If the band helped provide the musical continuity, Sinead O'Connor lent the evening more than its fair share of drama. That afternoon she rehearsed a haunting version of Dylan's "I Believe in You." But when introduced to the crowd by Kris Kristofferson as "a name synonymous with courage," O'Connor was met with a loud mix of boos and cheers, the former apparently inspired by the singer's controversial shredding of a picture of the pope on Saturday Night Live two weeks earlier.
The cheers gradually faded away, leaving only boos as O'Connor stood at attention and stared down the crowd, stopping the band twice from launching into the song. She defiantly launched into an abbreviated version of "War" – the same Bob Marley song that had preceded her papal protest on SNL – before leaving the stage. A shaken-looking O'Connor then stood just offstage for much of Neil Young's set, while a courtly Kristofferson attended to her. O'Connor returned to the stage with the other artists for the encore of "Knockin' on Heaven's Door," even chiming in with some prominent "Hey, hey, hey's" that seemed inspired by Guns n' Roses' version of the song. Other artists backstage seemed split between those who were supportive of O'Connor and those who felt that she was wrong not to simply start the song and win the crowd over and that by performing the Marley song, she had violated the spirit of Dylan's evening.
Lou Reed, for one, later said that he was outraged by the audience's treatment of O'Connor. "I thought the way the crowd behaved was absolutely reprehensible," said Reed. "You would think that if any audience would be responsive to protest music, it would be Bob Dylan's. She's a real artist, and now they say Madonna's attacking her, which is totally ridiculous." Even without O'Connor, the concert did show that Dylan's songs transcend genre, seamlessly incorporating everything from the heartland rock of John Mellencamp (who played a strong "Like a Rolling Stone," complete with Al Kooper on organ) and the swampy country noir of Willie Nelson ("What Was It You Wanted?") to the gospel-tinged soul of the O'Jays ("Emotionally Yours"), the inspired hard-rock thump of Lou Reed ("Foot of Pride") and the timeless traditional Irish folk grace of the Clancys (a breathtaking "When the Ship Comes In").
Still, the show was hardly perfect. Some exciting planned selections – "Forever Young" by Neil Young and a link-up of Clapton and Dylan for "It Takes a Lot to Laugh, It Takes a Train to Cry" – were sadly cut because of time constraints. The appearance of Sophie B. Hawkins – who acquitted herself well enough with "I Want You," her latest single – struck some as a case of label boosterism by Columbia, and one could question the logic of adding George Thorogood to a bill that already included Johnny Winter.
Indeed, Winter was one of the night's most pleasant surprises, with a powerhouse version of "Highway 61 Revisited" that was a nice nod to Dylan's own deep-blues roots. There were plenty of other highlights. Rolling Stone Ron Wood rocked the house convincingly with "Seven Days" and gave the evening's most winning Dylan impersonation. There were also strong turns from, among others, Roger McGuinn (who joined the Heartbreakers for a rousing "Mr. Tambourine Man"); Tracy Chapman ("The Times They Are A-Changin' "); the trio of Columbia folkish divas Rosanne Cash, Mary-Chapin Carpenter and Shawn Colvin ("You Ain't Goin' Nowhere"); and Chrissie Hynde (a lovely, Paul Shaffer-assisted "I Shall Be Released"). And an all-star version of "My Back Pages" – with Dylan, McGuinn, Clapton, Petty, Harrison and Young among those pitching in – was loose but memorable.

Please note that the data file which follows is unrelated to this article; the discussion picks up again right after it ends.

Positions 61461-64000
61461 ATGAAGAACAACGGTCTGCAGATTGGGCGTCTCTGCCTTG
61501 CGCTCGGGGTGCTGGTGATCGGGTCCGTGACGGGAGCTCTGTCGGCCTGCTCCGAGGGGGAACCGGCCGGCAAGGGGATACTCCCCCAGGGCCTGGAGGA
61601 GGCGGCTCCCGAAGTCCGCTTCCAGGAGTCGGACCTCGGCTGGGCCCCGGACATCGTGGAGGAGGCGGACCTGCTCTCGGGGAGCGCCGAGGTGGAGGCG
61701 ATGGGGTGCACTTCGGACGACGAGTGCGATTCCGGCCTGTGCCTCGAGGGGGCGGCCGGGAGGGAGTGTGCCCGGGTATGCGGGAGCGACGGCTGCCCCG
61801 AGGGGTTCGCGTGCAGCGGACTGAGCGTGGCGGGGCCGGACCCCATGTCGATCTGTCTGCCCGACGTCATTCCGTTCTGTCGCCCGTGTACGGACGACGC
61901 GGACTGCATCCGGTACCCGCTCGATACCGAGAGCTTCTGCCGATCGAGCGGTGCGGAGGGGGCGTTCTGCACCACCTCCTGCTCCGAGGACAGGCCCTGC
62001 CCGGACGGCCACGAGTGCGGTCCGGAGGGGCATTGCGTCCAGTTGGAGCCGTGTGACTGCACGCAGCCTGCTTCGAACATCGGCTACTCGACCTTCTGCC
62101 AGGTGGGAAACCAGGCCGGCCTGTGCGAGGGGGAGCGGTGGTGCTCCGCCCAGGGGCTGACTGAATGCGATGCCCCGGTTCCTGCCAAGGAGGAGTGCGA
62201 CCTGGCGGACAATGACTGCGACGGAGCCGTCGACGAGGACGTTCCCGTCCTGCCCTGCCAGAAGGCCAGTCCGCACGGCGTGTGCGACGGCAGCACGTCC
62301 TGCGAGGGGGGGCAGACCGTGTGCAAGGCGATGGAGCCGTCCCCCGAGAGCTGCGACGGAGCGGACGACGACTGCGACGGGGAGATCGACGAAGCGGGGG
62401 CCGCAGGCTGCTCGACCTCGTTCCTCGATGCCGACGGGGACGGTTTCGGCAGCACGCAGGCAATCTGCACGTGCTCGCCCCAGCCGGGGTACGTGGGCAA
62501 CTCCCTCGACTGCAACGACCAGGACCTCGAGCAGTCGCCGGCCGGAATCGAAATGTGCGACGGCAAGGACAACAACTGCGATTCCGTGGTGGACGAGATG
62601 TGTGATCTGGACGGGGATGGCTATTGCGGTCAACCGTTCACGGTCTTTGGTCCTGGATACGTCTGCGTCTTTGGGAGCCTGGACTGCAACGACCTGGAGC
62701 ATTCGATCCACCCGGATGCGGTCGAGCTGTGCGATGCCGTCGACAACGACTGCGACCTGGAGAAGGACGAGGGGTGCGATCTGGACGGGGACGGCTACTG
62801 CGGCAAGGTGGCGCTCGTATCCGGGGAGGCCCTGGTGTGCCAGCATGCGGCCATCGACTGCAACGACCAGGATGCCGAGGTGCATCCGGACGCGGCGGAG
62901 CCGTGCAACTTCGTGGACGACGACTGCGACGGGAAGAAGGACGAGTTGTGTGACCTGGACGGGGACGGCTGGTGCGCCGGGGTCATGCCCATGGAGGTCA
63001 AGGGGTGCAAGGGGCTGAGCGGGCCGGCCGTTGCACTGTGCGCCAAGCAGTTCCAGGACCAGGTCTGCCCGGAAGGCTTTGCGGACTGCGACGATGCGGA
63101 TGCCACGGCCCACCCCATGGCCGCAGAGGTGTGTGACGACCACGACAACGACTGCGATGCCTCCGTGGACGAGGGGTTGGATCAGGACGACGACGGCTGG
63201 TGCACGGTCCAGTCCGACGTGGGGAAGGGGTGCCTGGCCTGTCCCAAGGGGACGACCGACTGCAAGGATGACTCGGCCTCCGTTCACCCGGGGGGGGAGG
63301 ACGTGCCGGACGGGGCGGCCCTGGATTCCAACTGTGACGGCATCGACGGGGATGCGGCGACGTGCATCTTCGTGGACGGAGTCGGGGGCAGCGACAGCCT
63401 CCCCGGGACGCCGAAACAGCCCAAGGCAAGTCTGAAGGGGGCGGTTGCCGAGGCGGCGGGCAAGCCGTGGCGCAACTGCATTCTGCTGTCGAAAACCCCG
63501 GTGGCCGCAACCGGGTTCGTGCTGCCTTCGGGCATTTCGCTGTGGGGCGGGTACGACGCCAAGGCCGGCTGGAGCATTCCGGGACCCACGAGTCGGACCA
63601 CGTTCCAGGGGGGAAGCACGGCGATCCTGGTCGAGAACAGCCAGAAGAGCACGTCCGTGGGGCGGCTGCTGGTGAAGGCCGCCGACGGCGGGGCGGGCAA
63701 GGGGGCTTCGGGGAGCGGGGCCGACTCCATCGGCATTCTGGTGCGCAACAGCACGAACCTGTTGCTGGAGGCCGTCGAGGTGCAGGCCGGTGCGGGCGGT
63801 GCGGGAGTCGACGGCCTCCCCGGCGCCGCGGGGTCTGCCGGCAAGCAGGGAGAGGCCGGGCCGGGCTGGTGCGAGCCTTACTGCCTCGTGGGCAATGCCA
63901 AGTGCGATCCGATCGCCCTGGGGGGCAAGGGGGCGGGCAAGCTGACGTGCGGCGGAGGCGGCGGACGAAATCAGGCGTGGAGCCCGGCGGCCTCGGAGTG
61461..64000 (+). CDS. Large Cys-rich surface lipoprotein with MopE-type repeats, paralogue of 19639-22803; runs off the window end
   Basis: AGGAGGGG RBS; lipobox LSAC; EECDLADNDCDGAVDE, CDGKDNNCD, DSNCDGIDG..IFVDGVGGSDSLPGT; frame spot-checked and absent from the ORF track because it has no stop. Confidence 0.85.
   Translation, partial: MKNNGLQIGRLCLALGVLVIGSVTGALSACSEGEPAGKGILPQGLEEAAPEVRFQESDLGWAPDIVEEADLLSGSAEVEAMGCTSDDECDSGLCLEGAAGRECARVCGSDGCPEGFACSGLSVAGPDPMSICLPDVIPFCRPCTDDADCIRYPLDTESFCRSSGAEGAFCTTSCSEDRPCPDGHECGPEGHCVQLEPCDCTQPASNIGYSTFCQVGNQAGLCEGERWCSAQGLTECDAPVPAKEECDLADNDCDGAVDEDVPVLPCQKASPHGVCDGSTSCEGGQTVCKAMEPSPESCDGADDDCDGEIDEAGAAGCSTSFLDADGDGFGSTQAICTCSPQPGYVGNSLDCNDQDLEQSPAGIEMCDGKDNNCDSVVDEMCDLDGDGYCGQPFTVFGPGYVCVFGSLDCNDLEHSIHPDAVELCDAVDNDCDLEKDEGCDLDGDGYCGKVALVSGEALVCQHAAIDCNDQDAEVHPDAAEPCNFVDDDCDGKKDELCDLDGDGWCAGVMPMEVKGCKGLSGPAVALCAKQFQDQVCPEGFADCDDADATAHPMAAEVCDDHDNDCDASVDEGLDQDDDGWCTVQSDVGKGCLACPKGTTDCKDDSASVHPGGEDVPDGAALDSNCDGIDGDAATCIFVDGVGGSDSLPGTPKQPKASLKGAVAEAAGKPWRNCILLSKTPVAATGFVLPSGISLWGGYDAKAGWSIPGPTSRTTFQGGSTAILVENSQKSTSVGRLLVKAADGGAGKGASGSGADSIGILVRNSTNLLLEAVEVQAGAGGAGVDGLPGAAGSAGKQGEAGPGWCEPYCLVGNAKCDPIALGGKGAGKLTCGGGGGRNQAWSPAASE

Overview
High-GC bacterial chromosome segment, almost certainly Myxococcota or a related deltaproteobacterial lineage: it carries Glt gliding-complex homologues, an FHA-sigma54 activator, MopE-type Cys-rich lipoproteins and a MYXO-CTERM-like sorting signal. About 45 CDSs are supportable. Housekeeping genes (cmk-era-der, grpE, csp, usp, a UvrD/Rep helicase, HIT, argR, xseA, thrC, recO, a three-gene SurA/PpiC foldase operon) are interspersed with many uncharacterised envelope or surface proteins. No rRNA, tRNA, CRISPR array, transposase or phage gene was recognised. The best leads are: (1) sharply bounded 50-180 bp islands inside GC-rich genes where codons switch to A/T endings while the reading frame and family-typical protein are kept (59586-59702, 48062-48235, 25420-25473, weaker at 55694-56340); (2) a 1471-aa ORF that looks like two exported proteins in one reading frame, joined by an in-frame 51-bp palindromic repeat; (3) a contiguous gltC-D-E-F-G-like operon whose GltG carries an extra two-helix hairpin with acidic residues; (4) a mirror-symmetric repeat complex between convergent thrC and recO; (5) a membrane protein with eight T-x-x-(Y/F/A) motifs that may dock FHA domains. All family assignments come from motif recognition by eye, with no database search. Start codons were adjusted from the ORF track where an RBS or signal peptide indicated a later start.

The man of the hour took to the stage only toward the end of the show, introduced by longtime pal and devoted admirer George Harrison, who referred to their shared Wilburys past. "Some of you may call him Bobby," said Harrison. "Some of you may call him Zimmy. I call him Lucky. Ladies and gentleman, please welcome Bob Dylan."
With that, Dylan – dressed in his rock & roll formal wear – appeared with his acoustic guitar and harmonica and opened his own set with "Song to Woody," a moving tribute to his own musical hero, Woody Guthrie. Next up was a passionate "It's Alright, Ma (I'm Only Bleeding)," with its poignant insistence that "I got nothing/To live up to." Unfairly or not, the truth remains that a living legend like Dylan does have a tremendous amount to live up to, and he did so gracefully.
Proving that the Bobfest was a movable feast, Dylan and most of the performers adjourned after midnight to Columbia's all-night postshow party at Tommy Makem's Irish Pavilion – Dylan's choice – for food, drink and further early morning bonding. But the lasting final image of the concert came just after the pay-per-view cameras were turned off and the final credits had rolled. Without introduction, Dylan returned to the Garden stage one more time, apparently correctly sensing that the audience had not heard enough from him yet, and launched into a heartbreakingly lovely and understated version of "Girl From the North Country." In doing so, Dylan brought it all back home one more time.
This story is from the November 27th, 1992 issue of Rolling Stone.
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